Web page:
Nikita Dobrynia Kievich. Name and device. Sable, a Latin cross inverted throughout gules fimbriated and cotised argent.

The SCA has long held that conflicts under any blazon are valid conflicts. This could be blazoned as Sable, on a Latin cross inverted cotised argent, a Latin cross inverted gules. Under that blazon, it is not in conflict with the badge of Cornwall, Sable, a cross argent. There is a CD for the addition of the secondary charges and a CD or the addition of the tertiary charge. Commenters should note that the alternate blazon must be registerable, by precedent: Since the unregisterable blazon is the only blazon under which the conflict exists, this is not a conflict. [Cover Letter, June 2004]. We would not register this device under the alternate blazon Sable, on a Latin cross inverted argent, a cross gules cotised sable, because we have prohibitions against having more than one tertiary charge group on a single underlying charge. Since we would not register that blazon, the devices are clear.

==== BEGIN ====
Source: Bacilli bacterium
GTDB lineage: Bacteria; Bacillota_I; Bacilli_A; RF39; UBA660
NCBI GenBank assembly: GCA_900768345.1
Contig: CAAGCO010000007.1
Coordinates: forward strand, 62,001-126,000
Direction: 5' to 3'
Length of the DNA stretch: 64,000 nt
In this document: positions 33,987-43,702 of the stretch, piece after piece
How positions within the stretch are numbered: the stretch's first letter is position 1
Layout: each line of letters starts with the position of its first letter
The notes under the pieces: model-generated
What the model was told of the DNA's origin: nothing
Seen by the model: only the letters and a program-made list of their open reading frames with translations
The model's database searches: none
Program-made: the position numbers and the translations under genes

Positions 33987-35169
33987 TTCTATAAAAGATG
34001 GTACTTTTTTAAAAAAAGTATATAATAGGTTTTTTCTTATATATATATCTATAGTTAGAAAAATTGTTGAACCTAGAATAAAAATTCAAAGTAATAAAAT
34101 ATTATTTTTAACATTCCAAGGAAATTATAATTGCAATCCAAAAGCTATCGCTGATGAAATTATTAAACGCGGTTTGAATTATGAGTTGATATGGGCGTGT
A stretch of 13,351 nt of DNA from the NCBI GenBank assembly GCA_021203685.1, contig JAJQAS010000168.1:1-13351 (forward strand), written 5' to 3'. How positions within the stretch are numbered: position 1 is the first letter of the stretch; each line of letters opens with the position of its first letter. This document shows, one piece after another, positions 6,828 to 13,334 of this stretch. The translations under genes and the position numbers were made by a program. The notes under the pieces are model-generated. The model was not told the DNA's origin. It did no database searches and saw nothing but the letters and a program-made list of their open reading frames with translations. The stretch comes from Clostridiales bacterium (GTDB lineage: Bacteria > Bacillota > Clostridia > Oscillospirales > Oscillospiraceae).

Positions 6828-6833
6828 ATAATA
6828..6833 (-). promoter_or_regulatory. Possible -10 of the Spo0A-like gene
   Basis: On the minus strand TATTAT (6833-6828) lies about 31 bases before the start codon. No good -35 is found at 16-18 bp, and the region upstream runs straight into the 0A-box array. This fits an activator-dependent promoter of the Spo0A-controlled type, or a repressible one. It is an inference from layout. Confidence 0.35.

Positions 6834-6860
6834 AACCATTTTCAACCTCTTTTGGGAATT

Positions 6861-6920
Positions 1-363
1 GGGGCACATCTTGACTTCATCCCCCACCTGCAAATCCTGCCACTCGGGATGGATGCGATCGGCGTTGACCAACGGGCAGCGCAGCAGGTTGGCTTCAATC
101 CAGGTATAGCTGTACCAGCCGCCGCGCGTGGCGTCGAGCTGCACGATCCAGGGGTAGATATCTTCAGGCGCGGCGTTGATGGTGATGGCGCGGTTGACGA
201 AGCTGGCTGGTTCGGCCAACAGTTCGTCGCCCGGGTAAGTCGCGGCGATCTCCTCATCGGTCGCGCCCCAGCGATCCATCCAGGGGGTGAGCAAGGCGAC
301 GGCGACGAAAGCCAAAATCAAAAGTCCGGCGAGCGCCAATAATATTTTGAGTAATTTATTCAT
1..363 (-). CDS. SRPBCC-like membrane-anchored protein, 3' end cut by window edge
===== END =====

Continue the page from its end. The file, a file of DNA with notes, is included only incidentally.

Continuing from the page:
Ragnarr Lefthand. Name (see RETURNS for device).

Submitted as Ragnarr the Lefthand, no documentation was provided, and none could be found, for the inclusion of the definite article in the byname. While the submitter does not allow major changes, such as dropping an element, he explicitly allowed the dropping of the if required for registration. We have changed the name to Ragnarr_Lefthand in order to register it.

This name combines Old Norse and English, which is a step from period practice.

Rober le Rous. Name and device. Azure, a turtle and a base engrailed Or.

The following submissions have been returned by the College of Arms for further work, February 2010:

Bjorn Bloodax. Name.

This name is returned for lack of documentation for the spelling Bjorn. The given name was cited from Geirr Bassi Haraldsson, The Old Norse Name, but the form of the name documented there is Bj{o,}rn. As precedent notes, "In old Norse, o and {o,} are not interchangeable" [Bj{o,}rn the Hunter, LoAR 07/2009, Meridies-A]. Lind, Norsk-Isländska Dopnamn ock Fingerade Namn fran Medeltiden, s.n. Bi{o,}rn shows several examples of Biorn, one of which dates to 1334, but no examples of Bjorn. We would change the name to either Bj{o,}rn or Biorn, but the submitter does not allow any changes, so we are forced to return this name.